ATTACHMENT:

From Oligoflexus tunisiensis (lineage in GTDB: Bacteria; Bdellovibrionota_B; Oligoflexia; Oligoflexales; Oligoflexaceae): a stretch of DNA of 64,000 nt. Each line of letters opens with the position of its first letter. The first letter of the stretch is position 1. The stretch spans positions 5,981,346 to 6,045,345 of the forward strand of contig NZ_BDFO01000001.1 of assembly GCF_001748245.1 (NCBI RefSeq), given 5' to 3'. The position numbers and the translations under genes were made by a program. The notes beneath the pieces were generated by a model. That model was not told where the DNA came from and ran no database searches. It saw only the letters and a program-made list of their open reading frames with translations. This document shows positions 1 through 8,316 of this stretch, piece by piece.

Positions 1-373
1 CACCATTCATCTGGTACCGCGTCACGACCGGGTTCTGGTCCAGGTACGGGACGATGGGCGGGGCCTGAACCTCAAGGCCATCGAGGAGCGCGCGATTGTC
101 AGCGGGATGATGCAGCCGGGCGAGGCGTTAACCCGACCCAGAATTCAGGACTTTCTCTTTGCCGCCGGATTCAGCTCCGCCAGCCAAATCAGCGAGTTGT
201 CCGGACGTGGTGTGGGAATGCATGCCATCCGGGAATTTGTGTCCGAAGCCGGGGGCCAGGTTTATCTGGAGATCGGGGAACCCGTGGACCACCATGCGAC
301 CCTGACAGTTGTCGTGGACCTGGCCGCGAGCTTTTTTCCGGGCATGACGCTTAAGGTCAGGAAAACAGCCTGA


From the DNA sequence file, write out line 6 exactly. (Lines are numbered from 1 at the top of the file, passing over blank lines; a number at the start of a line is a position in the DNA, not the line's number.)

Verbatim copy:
301 CCTGACAGTTGTCGTGGACCTGGCCGCGAGCTTTTTTCCGGGCATGACGCTTAAGGTCAGGAAAACAGCCTGA